To politicians: “It is time to move from words to deeds. It’s time to move on, it’s time to commit to an urgent and necessary transformation”. To refugees: “You are the seed of a new South Sudan”. To the church: “We cannot remain neutral in the face of the pain caused by injustice and violence”. From Juba, Helen Khalida
Ajou left Rumbek for Juba nine days ago to meet the Pope together with sixty young people and his bishop Msgr. Christian Carlassare. He travelled a total of 400 km. He then walked the last 5 kilometres from the city centre to the airport. He is very emotional and he no longer feels tired.In the blue sky you can see the outline of the aircraft small at first and then slowly becoming larger. The plane lands on the
only runway of the airport.
It will be an ecumenical visit: Pope Francis, the Anglican archbishop of Canterbury Justin Welby and the Moderator General of the Church of Scotland, Pastor Iain Greenshields.
The Pope was welcomed by President Salva Kiir and a group of bishops. At a distance, a group of women are calling loudly and excitedly. This is the first time for a Pope to visit the land of South Sudan.
After the formal greetings, the Pope sets off by car on the road named His Holiness Pope Francis Road in his honour. People lining the road watch the large convoy as it moves. All of them want to see, greet and sing for the visitors.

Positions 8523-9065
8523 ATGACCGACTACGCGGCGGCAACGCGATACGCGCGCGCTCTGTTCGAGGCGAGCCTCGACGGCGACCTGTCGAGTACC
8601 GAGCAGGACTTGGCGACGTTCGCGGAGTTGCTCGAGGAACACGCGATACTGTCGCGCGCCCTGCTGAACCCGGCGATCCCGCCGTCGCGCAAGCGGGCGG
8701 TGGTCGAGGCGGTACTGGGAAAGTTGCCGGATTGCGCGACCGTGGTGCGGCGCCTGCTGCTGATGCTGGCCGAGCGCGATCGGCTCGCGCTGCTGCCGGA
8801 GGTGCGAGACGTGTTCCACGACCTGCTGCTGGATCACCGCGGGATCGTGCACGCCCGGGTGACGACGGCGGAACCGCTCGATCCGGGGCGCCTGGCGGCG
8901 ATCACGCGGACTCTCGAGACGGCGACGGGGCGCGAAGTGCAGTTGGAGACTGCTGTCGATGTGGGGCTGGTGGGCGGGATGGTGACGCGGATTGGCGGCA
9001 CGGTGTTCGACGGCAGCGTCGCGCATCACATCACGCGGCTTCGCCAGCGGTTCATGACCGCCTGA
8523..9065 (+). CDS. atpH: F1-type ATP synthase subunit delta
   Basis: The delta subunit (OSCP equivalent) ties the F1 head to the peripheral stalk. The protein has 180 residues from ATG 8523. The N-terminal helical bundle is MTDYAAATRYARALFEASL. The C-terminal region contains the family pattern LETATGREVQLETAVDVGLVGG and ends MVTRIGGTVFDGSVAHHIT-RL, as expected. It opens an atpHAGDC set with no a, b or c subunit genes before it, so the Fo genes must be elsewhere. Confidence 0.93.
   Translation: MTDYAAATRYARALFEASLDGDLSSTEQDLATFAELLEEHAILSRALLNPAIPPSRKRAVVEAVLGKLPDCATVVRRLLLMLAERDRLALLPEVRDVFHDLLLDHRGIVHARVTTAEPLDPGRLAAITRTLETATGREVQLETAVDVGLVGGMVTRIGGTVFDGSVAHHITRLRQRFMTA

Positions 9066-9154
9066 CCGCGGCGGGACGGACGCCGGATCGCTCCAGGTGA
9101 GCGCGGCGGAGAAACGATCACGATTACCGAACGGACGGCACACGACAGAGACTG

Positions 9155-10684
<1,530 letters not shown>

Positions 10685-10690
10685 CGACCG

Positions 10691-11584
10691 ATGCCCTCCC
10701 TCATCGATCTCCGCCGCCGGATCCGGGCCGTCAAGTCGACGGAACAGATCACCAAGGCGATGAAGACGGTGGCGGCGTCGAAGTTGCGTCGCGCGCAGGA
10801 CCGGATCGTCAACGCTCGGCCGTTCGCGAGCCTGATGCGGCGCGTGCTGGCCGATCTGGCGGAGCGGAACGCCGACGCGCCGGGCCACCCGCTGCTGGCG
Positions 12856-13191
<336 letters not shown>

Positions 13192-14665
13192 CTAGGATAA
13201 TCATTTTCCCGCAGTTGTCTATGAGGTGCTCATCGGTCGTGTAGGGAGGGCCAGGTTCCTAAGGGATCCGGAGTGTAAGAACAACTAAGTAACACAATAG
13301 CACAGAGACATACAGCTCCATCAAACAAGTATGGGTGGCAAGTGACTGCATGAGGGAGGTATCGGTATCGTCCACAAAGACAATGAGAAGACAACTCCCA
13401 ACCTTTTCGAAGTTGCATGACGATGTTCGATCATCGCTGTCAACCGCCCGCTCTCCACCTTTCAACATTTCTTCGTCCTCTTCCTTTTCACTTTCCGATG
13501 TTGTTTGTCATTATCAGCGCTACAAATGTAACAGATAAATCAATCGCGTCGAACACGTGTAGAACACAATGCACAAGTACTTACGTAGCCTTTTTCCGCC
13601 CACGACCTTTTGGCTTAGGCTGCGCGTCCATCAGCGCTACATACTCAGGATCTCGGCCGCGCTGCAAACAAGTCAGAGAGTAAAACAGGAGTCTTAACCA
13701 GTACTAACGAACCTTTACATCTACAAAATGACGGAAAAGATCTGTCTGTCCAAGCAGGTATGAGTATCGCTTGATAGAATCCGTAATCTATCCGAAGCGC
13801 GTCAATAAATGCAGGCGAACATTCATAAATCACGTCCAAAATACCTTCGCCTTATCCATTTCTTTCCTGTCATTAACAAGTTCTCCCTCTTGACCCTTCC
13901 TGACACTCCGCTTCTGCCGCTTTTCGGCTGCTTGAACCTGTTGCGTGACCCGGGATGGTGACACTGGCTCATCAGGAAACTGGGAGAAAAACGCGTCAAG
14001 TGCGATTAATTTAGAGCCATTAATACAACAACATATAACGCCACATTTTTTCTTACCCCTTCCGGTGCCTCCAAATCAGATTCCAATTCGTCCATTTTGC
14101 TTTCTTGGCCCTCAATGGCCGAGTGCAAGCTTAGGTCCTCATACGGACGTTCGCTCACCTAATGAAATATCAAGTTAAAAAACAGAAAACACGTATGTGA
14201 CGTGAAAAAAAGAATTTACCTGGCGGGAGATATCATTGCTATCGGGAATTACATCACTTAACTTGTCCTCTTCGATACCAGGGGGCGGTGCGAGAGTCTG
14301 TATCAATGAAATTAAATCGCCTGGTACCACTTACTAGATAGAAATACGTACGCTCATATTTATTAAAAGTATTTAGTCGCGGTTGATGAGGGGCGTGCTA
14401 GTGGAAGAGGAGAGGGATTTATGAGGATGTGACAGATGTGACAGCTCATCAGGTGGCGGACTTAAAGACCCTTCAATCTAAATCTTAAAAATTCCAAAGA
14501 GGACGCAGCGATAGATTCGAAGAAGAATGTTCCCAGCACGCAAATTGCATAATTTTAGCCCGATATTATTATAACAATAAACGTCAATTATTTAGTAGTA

The cortege heads for the Presidential Palace for a courtesy visit to the President which is also attended by Archbishop Welby and Pastor Greenshields. Subsequently, Pope Francis will meet the Vice-Presidents of the Republic and lastly, in the garden of the Presidential Palace, he will meet with the authorities, civil society and the diplomatic corps.
In his first official speech, Francis says that South Sudan is a land that he carries in his heart, where he arrives on an ecumenical pilgrimage. On the book of honour signed during the courtesy visit to the presidential palace, he writes: “Coming here as a pilgrim, I pray that rivers of peace may flow in this dear country, the gift of the Nile; may the inhabitants of South Sudan, a land of great abundance, see reconciliation blossom
and prosperity germinate”.
The Nile will be the backdrop for the broad discourse. The image that inspired him to launch an unequivocal, frank, and direct message of peace is that of the watercourse that crosses the African country. The Pope’s wish is that South Sudan “be reconciled and change course”: “Its vital course will no longer be impeded by the flood of violence, hindered by the swamps of corruption or thwarted by overflowing poverty”.